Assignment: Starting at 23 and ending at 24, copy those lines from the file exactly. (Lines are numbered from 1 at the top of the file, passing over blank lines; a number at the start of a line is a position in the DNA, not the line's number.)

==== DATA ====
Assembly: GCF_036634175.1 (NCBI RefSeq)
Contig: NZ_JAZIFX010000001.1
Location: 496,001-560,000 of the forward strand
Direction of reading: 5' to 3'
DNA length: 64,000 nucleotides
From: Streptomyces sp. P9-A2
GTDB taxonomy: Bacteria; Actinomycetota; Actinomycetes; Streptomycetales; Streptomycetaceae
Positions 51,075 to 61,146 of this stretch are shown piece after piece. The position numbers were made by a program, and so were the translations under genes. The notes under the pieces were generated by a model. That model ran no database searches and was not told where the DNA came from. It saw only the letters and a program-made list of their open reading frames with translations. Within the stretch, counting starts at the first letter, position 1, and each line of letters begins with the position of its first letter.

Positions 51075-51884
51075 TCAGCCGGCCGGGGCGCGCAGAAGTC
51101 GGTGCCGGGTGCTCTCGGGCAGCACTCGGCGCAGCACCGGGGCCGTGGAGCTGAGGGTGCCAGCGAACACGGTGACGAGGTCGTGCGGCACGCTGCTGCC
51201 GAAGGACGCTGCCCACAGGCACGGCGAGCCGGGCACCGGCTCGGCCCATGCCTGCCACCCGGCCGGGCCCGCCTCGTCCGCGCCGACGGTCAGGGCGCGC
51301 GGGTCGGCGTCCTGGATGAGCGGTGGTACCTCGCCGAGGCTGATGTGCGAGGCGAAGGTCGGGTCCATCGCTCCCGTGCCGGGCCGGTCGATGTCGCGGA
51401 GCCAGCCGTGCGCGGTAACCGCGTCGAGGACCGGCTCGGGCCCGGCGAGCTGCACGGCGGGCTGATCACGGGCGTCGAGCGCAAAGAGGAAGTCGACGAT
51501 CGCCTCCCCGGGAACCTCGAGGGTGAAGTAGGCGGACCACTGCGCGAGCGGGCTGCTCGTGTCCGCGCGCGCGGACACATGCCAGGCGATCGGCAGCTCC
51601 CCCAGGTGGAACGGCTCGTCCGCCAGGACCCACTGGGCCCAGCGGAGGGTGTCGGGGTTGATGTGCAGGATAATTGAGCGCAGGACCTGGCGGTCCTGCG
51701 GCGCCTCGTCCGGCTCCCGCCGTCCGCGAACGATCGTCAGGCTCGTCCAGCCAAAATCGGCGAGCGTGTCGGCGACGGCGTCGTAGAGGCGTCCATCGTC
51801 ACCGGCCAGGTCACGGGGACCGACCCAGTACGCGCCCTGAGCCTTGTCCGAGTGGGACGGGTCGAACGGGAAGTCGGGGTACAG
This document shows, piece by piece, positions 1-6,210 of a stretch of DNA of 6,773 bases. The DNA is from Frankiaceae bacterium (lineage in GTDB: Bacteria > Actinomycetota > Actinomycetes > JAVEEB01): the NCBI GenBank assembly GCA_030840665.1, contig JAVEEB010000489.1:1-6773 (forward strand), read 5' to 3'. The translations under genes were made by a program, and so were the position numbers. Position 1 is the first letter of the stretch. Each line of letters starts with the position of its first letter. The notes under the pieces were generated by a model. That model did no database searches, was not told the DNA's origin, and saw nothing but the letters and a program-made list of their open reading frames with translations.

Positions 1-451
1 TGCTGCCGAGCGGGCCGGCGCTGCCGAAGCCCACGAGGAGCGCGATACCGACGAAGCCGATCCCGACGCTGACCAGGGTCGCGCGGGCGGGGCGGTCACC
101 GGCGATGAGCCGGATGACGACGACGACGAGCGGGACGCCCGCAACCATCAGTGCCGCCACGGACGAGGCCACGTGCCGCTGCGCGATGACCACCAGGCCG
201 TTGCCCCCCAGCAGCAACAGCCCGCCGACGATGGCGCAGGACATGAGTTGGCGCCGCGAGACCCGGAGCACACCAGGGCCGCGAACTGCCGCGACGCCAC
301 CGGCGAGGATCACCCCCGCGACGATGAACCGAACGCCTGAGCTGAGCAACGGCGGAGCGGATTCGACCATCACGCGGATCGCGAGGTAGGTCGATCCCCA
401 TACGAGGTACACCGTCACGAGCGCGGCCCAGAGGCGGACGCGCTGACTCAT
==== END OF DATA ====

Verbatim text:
201 TTGCCCCCCAGCAGCAACAGCCCGCCGACGATGGCGCAGGACATGAGTTGGCGCCGCGAGACCCGGAGCACACCAGGGCCGCGAACTGCCGCGACGCCAC
301 CGGCGAGGATCACCCCCGCGACGATGAACCGAACGCCTGAGCTGAGCAACGGCGGAGCGGATTCGACCATCACGCGGATCGCGAGGTAGGTCGATCCCCA